I should have been a linguist. I found myself deeply entranced by a book I found at borders last night. The Atoms of Language is an analysis of the way language mirrors chemistry in its structure. Mark C. Baker, the author proposes that all languages are composed of a relatively small subset of atomic like structures that he callsparameters, whose treatment by a specific language will determine the variations we see in that language. These parameters act like switches and indicate the use or disuse of a specific linguistic rule or option, and based on the use or disuse of that rule, linguistic characteristics evolve logically to form what Mr. Baker called parametric clusters.
His analogy, based on the formation of the periodic table which allowed chemists to understand the system God used to build the natural world, in turn allows us to understand how languages work and a basic and structural level. In Chemistry, a small number of indivisible elements make up a vast and varied natural world, and understanding the system that governs those elements allows chemists to not only understand those structures, but predict them.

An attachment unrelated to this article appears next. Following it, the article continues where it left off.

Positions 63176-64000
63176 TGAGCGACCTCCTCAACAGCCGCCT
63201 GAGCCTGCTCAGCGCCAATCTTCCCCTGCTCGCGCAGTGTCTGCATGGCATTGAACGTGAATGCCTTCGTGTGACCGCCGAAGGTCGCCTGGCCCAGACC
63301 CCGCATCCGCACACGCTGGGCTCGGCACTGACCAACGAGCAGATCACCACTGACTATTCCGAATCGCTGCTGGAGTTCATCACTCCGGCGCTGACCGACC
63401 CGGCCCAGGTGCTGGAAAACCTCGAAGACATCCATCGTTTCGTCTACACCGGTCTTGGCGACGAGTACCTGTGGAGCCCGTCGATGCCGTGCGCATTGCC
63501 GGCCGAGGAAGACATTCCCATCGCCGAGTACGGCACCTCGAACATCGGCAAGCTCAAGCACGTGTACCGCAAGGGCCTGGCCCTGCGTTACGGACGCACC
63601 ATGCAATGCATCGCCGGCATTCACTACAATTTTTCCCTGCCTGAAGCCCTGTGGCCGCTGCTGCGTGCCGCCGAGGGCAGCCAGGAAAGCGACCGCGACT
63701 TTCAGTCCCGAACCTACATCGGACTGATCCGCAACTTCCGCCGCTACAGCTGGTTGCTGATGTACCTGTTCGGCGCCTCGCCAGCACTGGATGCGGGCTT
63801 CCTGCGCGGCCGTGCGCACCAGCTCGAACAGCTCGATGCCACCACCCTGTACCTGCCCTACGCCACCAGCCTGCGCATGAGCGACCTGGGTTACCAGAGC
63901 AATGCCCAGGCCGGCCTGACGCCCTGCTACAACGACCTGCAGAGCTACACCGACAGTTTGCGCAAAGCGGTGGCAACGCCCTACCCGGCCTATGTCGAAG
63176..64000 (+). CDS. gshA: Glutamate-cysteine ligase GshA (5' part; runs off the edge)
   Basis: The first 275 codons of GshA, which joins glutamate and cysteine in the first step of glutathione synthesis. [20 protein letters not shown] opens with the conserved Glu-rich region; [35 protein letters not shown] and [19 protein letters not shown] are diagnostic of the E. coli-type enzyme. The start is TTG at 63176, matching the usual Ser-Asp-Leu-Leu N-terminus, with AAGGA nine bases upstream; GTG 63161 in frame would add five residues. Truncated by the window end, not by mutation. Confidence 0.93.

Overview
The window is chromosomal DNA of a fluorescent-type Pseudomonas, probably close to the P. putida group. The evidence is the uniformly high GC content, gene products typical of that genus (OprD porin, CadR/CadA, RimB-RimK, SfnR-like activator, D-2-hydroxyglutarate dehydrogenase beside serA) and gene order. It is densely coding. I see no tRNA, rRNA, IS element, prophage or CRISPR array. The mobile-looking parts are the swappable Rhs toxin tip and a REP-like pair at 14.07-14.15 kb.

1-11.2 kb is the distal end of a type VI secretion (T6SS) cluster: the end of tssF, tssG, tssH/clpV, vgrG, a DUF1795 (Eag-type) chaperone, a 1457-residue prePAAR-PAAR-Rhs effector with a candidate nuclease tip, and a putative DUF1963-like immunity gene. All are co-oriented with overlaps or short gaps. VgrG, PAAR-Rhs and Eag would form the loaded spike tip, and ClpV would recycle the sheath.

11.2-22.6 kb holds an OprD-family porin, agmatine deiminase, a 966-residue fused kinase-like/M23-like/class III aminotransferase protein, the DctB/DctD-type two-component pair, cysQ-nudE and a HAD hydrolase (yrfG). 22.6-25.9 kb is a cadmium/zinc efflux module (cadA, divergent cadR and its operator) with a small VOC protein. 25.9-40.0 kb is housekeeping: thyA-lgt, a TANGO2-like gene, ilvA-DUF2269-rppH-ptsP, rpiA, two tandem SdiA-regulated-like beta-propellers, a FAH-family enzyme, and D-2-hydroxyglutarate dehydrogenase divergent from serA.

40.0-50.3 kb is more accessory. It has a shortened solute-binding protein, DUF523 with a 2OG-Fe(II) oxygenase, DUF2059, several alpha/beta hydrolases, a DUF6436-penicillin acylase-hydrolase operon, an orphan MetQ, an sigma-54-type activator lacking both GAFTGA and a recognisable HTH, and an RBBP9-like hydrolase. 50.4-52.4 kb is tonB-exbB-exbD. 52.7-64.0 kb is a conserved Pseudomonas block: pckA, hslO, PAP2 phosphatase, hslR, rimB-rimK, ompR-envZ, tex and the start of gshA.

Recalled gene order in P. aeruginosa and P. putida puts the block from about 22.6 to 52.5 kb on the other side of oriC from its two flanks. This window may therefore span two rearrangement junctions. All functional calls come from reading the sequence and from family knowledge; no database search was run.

Christians know that all languages stem from the same source. All peoples spoke the same language once, and the rules that govern communication have a common source. When God confused the languages at the Tower of Babel, he probably did so by changing the various parameters He had created, allowing man, who was made to understand language in a certain way, to speak and understand a wide variety of languages. It is interesting and speaks of the forknowledge of God that He would create language in such a way, providing for the future and allowing for flexibility and change.
For those of us who think most naturally in terms of systems, and not in terms of detail, the knowledge that most things of a complex nature are the result of a far more simplistic system is an empowering and exciting thing. In an age where all peoples still struggle to communicate, knowledge of systems and principles, not detail, will provide us with what we need to bridge the gaps that separate us.